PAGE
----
Located in Boerum Hill, the Invisible Dog Art Center has been in operation since 2009 and is a multidisciplinary venue that transcends the idea of a gallery or communal artists space and offers something unique to the Brooklyn art scene. Speaking with Risa Shoup, associate director for the Invisible Dog, makes it clear why a space like the Invisible Dog can thrive in Brooklyn, and what it will take to continue to foster such an innovative artistic culture. Shoup tells us, “I find it sort of challenging to articulate what, if anything, clearly differentiates the artistic community of Brooklyn from the rest of the City. I do think there is more of an emphasis on community in Brooklyn – at least in comparison to Manhattan. I think Brooklyn-based artists are more open to collaboration; I also think there is a something about the ‘newness’ that creates solidarity in Brooklyn and leads to greater exposure of the work happening in Kings County – exposure to both the media AND to other artists and arts workers.”
Additionally, Shoup says how lucky she feels to be amid such “inspiring people,” mentioning, “the artists I work with who remind me every day that creativity and vision are crucial; the teachers, especially now at Pratt, who inspire me to think beyond my own needs and wants.” Specifically, she mentions Invisible Dog founder, Lucien Zayan for making Invisible Dog such a “magical place” and for bringing a “wealth of professional experience, and the vision for what a creative community should be.” Shoup tells us, “I think one of the best things about Brooklyn is the volume—of neighborhoods, cultures, activities, experiences, land! You have to travel in Brooklyn, but I love that because it makes you really connect to the borough as a whole in relation to wherever you live.” This idea of Brooklyn’s volume, of its lack of limitations, is reflected in the Invisible Dog itself—its the perfect venue to see the infinite possibilities of the arts.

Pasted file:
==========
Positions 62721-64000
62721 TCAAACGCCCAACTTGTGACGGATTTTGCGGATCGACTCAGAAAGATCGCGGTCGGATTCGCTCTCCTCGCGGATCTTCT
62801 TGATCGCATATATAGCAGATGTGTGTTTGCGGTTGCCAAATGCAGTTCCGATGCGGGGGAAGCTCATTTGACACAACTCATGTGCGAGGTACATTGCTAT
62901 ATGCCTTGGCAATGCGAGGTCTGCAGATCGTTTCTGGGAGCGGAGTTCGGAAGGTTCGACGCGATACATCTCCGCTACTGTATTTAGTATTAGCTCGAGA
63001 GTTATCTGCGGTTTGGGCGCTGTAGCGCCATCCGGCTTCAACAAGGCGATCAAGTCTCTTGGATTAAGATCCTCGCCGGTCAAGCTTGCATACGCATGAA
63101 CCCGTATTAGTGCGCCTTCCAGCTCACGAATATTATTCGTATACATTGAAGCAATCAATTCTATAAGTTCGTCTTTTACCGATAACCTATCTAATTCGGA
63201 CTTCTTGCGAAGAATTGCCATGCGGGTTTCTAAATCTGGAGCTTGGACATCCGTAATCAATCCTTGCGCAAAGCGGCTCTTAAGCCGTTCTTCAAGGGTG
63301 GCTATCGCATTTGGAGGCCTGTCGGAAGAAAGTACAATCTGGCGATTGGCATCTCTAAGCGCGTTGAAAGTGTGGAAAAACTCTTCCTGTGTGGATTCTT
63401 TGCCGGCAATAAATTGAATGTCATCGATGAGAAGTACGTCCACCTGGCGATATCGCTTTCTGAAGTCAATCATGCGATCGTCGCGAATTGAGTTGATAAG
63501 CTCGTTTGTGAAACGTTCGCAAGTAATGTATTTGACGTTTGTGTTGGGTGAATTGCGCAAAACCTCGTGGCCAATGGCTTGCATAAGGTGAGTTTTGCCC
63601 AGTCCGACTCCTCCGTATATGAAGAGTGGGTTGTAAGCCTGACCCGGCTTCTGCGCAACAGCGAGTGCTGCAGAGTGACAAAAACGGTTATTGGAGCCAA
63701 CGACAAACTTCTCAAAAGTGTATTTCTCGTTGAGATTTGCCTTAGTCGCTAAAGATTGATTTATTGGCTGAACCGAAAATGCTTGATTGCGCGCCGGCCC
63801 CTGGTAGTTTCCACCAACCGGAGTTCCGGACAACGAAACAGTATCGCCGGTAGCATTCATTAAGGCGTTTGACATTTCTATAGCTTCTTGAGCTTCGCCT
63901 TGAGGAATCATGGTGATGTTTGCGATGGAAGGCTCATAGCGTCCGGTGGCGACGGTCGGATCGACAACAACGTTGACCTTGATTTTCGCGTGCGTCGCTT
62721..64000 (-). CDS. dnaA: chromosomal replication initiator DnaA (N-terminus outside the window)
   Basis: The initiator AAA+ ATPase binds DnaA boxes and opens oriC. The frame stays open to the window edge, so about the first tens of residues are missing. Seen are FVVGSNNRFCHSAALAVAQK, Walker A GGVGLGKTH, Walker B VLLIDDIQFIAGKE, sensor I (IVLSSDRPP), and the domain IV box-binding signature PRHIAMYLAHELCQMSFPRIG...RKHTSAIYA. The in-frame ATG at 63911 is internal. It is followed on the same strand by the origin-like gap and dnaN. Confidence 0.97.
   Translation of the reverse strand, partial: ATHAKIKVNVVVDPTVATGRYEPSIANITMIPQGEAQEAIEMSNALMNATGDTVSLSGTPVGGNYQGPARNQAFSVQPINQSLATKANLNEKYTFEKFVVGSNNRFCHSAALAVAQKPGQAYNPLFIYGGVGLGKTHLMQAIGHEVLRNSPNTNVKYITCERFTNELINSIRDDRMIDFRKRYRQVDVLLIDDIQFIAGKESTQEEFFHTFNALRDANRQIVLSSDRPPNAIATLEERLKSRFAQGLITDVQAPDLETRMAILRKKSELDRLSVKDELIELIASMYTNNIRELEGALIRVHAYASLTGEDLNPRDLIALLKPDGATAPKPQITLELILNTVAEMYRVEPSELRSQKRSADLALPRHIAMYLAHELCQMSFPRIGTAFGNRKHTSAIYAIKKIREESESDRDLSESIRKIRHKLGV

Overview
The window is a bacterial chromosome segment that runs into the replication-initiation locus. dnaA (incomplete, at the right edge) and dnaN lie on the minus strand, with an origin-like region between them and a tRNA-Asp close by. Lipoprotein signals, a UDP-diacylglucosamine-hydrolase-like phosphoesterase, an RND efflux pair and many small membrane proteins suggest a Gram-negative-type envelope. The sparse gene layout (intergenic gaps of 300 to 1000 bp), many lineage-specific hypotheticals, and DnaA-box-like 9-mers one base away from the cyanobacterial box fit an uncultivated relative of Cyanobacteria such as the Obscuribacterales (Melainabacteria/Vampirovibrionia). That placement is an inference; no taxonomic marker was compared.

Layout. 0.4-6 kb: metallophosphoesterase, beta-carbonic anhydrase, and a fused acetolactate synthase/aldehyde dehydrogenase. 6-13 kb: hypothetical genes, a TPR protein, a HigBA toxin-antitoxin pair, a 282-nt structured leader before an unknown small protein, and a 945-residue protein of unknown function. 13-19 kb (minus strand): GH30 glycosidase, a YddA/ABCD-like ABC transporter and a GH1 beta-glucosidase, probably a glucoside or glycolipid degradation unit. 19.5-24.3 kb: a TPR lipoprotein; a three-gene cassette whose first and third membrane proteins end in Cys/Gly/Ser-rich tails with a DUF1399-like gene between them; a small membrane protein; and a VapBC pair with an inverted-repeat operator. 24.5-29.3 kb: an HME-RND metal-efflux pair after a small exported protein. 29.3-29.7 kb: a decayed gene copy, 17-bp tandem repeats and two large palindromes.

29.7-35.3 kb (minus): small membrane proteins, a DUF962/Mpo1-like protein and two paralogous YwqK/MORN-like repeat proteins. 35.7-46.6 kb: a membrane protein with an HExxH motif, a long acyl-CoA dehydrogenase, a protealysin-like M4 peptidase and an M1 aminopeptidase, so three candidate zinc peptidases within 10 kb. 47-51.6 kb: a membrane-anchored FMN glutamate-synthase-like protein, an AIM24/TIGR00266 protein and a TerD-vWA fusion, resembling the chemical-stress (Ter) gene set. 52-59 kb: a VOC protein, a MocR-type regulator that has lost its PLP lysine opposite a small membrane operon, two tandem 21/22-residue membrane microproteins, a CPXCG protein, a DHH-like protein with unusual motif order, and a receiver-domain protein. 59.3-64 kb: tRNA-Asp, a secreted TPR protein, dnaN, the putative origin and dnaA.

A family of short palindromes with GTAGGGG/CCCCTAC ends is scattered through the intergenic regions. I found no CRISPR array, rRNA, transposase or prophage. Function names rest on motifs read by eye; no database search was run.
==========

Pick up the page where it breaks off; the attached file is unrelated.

The Invisible Dog Art Center; theinvisibledog.org
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